Forest Therapy – Perspectives from a Certified Guide

by Editor
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This a continuation of our interview with “grey nomad” Monique Giroux in Wander’s Early 2023 issue.

After a 30-year career in financial services and the not-for-profit sector, Monique Giroux took early retirement at 55, traded in her business suit for hiking boots, and sold her home and possessions to pursue a slower-paced, minimalist, nomadic lifestyle. 

Monique made a commitment to herself in 2019 to live an anxiety-free life by finding calm and peace of mind after an enlightening experience in Bali. Immersing herself in self-study and becoming a certified Forest Therapy Guide, Reiki Master, meditation, yoga nidra, and restorative yoga teacher, Monique is now breathing deeply. She works with clients to help them slow down and connect with their inner voice and intuition through nature connection and energy healing. 

Founder of The Flourishment Collective, Monique is now travelling the world with her partner sharing stories of #2suitcases1laptop and the forest therapy guides she meets along the way. She is working on her first book, downloaded in a deep meditative state during a 9-day silent Buddhist retreat. 

She shares distance reiki with clients worldwide, supports women’s retreats, and mentors and trains new forest therapy guides. She continues to use her corporate experience as one of the female founders of the climate start-up Homes to Zero and consults on partnership and not-for-profit projects on occasion. 

We connected with Monique while she was working and playing in Playa Hermosa, Costa Rica.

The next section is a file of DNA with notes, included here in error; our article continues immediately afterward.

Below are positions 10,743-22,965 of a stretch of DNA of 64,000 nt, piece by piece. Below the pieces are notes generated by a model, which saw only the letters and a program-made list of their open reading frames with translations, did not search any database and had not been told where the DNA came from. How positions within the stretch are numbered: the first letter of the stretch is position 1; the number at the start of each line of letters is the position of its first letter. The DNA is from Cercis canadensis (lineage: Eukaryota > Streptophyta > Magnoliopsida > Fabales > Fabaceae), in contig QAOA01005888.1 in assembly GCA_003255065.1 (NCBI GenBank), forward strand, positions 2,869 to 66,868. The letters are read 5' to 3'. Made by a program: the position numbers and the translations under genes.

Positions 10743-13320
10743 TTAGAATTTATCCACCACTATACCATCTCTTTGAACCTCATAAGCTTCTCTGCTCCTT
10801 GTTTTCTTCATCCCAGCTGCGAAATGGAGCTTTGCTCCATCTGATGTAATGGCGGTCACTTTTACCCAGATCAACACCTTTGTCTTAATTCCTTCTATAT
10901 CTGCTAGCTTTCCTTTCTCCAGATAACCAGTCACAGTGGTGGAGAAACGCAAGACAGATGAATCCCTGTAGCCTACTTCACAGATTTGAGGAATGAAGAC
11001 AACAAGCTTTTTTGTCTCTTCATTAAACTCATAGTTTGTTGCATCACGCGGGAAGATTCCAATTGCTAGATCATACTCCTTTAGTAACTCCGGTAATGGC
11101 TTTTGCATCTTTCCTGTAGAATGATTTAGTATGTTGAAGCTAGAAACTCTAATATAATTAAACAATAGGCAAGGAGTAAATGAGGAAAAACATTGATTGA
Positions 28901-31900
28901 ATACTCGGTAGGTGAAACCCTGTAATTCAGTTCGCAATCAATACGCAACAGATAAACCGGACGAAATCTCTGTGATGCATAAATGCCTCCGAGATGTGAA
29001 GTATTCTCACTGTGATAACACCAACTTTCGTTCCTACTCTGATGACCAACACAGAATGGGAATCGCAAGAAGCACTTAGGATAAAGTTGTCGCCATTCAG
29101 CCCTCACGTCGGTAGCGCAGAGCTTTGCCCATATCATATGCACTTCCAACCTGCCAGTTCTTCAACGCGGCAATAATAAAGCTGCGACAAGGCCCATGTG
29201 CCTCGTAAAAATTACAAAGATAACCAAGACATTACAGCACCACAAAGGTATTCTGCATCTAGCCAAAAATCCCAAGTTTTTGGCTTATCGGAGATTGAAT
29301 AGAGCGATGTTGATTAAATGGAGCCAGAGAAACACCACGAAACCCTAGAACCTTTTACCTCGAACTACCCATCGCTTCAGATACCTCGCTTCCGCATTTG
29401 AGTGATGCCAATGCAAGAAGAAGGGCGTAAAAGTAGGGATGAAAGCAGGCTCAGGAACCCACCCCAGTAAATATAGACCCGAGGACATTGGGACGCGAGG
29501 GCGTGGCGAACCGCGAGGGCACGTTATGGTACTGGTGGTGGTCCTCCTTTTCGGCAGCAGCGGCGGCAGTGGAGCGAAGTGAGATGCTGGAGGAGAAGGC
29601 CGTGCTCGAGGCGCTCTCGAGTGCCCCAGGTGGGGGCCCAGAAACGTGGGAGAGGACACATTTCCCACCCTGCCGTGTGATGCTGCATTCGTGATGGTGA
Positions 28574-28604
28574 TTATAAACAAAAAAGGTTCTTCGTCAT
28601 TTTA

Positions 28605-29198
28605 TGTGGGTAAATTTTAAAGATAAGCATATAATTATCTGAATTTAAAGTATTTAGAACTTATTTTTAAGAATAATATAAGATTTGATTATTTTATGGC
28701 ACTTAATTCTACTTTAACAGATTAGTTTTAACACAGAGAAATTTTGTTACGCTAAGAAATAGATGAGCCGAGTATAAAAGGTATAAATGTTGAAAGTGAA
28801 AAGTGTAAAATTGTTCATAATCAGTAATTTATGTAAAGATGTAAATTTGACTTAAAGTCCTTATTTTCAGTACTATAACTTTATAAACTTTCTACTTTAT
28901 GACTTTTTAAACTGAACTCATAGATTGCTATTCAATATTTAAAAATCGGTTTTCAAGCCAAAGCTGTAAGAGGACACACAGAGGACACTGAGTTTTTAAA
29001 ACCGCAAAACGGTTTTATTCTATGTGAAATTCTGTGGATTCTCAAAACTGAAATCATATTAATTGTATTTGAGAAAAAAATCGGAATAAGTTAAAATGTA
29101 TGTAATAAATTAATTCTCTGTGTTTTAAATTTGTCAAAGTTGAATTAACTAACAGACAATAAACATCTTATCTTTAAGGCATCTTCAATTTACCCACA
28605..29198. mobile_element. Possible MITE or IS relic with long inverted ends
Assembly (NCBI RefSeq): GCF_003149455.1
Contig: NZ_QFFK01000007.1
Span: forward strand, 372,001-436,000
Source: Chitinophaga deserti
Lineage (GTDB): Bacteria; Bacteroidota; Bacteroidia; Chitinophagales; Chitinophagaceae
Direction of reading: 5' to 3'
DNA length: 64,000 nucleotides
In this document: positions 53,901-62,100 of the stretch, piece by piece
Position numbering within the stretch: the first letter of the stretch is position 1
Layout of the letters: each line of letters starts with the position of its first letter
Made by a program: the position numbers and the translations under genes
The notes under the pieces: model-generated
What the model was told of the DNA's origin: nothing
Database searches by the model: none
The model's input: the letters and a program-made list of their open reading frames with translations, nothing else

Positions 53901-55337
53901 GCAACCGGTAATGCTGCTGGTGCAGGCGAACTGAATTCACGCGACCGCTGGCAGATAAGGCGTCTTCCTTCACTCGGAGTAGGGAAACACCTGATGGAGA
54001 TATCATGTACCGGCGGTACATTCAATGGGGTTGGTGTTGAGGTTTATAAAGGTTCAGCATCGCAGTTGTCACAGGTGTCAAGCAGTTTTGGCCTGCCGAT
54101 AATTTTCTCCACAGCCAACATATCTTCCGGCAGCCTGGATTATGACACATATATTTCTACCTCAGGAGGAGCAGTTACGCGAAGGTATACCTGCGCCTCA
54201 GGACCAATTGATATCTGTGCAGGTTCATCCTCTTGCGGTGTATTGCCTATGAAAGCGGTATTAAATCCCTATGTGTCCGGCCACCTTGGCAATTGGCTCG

Wander: Can you tell us more about becoming a Certified Forest Therapy Guide?

Monique: Forest therapy began in Japan and is known as Shinrin Yoku, meaning “forest bathing.” There are a few organizations worldwide that train forest therapy guides.

My training was with the Global Institute of Forest Therapy, based in Canada. After the application and vetting process with founder Ben Porchuk, there is an eight-day intensive training where we spent most of our time outdoors connecting with nature and each other.

A six-month practicum on forest therapy follows the training with a series of assignments that deepen our nature connection, nature observation skills, and the guiding of walks with the support of a mentor.

This year, I founded a beautiful community of guides called the Forest Guide Circle to connect forest therapy practitioners worldwide to learn and grow together.

How does forest therapy fit into your worldview?

Forest therapy opened my eyes to the more-than-human world and unleashed a deep respect and connection to all living beings.

This extends to how I relate to others by being more present, listening and sharing with an open heart, letting go of my ego attachment, and being aware of my energy and the energy around me.

We have a reciprocal relationship with Mother Earth. She gives us so much, and we can give back with love, gratitude, and respect. I felt grief after the training for how much of this awareness has been lost, but I also see signs of positive momentum toward valuing the Indigenous ways and becoming a guardian of the land.

The gifts that nature provides are available to all of us, and research confirms that slow time in nature heals and provides many physical and emotional health benefits. I believe my purpose is to introduce this to as many people as possible.

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